Wisconsin is known for three big things: beer, burgers and cheese. Any dairy enthusiast would jump at the opportunity to gorge on the vast assortment of fine dairy products that Wisconsin offers. Many who do enjoy devouring these goods are very vocal with their praises. However, many students at Lawrence University are lactose intolerant and cannot begin to match their peers’ enthusiasm.
Recently, it has come to the school’s attention that an unofficial lactose intolerance support group has been formed at Lawrence University. Members gather weekly to discuss the difficulties that come with dietary restrictions. Different events put on by this group have involved cooking classes for the dairy avoidant, oat milk production sessions and cow tipping. On top of being a support group, the group is taking action to improve the lives of those with dairy intolerances. The group is waiting for recognition from LUCC, but campus life has voiced their fears of having to deal with the logistical nightmare of filling out insurance forms for cow tipping trips. It is uncertain if this group will find a place on the Lawrence campus.
Proud co-president, Anna Cohen, commented on the importance of starting a dairy-free group, “People here suffer from lactose intolerance. Down in the corner store, there is no option to buy lactose free ice cream. You have to buy those ice pops and no one wants to cut your tongue on that.”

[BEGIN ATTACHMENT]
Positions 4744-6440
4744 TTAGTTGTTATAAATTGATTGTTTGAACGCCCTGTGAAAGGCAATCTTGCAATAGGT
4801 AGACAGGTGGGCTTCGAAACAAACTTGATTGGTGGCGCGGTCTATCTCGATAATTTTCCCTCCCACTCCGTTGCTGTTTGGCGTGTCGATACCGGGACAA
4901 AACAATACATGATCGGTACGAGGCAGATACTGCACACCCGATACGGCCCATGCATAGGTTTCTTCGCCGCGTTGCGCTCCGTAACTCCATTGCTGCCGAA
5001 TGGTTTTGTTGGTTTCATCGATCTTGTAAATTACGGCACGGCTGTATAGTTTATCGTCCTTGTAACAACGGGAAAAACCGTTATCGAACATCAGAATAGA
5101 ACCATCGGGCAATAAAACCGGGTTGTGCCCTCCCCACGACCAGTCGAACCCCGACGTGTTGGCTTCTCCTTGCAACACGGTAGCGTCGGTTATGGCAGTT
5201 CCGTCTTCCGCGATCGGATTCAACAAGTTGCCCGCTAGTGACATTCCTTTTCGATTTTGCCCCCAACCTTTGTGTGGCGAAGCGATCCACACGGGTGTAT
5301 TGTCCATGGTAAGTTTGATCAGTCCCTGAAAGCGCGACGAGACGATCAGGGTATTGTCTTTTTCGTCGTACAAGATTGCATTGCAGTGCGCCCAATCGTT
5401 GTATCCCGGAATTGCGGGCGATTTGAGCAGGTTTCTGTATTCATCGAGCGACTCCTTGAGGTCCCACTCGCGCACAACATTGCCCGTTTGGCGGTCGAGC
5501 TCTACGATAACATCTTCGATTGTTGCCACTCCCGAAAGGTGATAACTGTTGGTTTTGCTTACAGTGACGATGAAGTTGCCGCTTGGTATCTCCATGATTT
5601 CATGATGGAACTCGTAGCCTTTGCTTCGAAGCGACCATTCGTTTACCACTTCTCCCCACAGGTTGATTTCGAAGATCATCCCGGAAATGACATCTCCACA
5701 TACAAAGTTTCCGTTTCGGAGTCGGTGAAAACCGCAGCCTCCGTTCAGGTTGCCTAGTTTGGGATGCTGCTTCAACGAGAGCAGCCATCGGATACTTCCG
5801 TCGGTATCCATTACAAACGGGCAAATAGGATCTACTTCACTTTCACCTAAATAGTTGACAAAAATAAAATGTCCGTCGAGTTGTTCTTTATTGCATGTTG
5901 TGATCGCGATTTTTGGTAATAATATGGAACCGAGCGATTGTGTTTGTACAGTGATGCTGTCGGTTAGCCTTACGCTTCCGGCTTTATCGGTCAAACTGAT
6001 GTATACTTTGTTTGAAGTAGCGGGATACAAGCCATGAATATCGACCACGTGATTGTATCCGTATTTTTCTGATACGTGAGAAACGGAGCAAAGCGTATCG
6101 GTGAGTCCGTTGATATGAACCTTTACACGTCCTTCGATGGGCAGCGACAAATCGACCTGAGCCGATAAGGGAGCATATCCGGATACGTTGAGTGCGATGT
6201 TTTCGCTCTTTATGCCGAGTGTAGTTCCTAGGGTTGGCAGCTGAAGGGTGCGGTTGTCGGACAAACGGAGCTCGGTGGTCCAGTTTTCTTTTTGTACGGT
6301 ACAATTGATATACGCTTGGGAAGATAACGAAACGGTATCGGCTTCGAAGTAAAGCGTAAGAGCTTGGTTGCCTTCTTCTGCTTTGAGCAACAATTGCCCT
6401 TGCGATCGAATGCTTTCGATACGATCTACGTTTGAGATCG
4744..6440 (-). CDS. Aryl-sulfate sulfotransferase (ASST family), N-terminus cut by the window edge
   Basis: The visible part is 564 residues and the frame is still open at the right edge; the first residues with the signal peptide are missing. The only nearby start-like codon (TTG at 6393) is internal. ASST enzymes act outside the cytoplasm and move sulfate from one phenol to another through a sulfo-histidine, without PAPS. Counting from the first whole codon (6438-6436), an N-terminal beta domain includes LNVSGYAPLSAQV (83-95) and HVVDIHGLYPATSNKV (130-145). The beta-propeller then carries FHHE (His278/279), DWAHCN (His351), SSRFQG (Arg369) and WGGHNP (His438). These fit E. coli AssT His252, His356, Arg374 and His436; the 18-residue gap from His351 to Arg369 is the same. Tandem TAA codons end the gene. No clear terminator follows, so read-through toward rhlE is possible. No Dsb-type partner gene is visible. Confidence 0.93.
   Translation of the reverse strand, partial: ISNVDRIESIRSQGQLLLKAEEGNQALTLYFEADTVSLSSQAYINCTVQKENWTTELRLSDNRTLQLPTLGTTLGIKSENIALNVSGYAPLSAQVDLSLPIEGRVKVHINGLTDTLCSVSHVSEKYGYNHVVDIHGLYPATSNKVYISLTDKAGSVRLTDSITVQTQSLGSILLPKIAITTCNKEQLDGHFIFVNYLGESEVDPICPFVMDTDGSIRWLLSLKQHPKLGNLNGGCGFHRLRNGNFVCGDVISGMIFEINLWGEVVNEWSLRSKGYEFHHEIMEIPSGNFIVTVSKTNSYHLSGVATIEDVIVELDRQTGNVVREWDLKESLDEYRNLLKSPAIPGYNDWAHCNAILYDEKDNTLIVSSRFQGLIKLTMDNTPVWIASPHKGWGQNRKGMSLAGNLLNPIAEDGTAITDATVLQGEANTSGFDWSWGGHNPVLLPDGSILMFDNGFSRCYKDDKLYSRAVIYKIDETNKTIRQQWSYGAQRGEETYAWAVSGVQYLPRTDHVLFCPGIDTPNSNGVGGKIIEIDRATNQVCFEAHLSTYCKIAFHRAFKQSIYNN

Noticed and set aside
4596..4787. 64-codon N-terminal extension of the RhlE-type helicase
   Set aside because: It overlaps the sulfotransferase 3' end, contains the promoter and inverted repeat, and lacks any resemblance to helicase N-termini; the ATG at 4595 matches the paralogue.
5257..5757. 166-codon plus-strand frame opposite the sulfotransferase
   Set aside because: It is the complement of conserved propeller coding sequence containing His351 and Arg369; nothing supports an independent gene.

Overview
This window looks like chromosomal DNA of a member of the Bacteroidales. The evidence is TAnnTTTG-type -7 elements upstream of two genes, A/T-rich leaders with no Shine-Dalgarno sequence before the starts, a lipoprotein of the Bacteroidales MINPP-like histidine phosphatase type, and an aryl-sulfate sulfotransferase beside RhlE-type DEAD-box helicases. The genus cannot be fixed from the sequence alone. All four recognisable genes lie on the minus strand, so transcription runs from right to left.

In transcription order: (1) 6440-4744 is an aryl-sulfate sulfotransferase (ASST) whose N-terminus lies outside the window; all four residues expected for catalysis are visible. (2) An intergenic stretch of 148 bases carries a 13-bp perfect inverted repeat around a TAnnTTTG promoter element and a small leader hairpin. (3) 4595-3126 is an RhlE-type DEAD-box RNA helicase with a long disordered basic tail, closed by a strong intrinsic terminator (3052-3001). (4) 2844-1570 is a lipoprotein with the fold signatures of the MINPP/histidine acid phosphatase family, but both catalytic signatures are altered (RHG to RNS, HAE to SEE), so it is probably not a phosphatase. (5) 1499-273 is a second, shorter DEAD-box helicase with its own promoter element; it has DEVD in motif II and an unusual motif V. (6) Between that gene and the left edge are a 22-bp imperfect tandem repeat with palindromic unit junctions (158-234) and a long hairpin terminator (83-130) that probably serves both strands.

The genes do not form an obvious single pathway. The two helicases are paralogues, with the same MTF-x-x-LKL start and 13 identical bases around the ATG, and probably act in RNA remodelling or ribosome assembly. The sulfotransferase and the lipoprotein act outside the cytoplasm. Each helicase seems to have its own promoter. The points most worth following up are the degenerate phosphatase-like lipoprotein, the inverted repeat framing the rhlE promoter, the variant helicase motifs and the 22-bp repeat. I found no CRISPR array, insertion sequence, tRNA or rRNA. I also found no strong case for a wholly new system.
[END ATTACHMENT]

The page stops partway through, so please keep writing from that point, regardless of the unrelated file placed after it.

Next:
While Cohen asserted that ice pops were dangerous, it is a little known fact that dairy products are an equally dangerous treat. Co-president Miriam Thew-Forrester said about her negative experiences with ice cream, “I once was trying to eat Ben and Jerry’s and I cut my tongue on glass in the ice cream. I was trying to eat a bowl of ice cream and there were shards of glass in it and I now have a scar on my tongue. It was really traumatizing.” Miriam is now a vegan as a result of her trauma.
When asked why they wanted to start this support group, Thew-Forrester said, “I want to feel like I’m not alone in my struggles. I need to speak up for those harmed by ice cream. But more than that, it’s a resume thing. I want to do as many things as possible to get a good job, you know? That’s why I want LUCC recognition.”
Cohen elaborated on Thew-Forrester’s first statement, “I think that it’s really important that we recognize how many people are suffering with this issue on campus and it’s not just isolated to Miriam and me. We’re all in this together and we’re trying to make real change here. It’s hard enough being lactose intolerant in general, but when you’re surrounded by ‘cheese-heads’ it sometimes feels downright impossible. We’re trying to change this dairy deep state.”
“The DDS as we like to call it,” Thew Forrester said.
When asked about the group’s future plans, Cohen said, “Students at the beginning of the year should be given a supply of lactate. Each student should have three per day for their time at Lawrence. If they don’t use them, they can pass it on to their friends or donate it to lactose intolerant people in need.” This plan may cost thousands of dollars of the school’s budget, but the presidents of this support group remain hopeful that sympathetic alumni will rally and donate even more to support their cause.
Thew-Forrester concluded, “I’m a vegan.”
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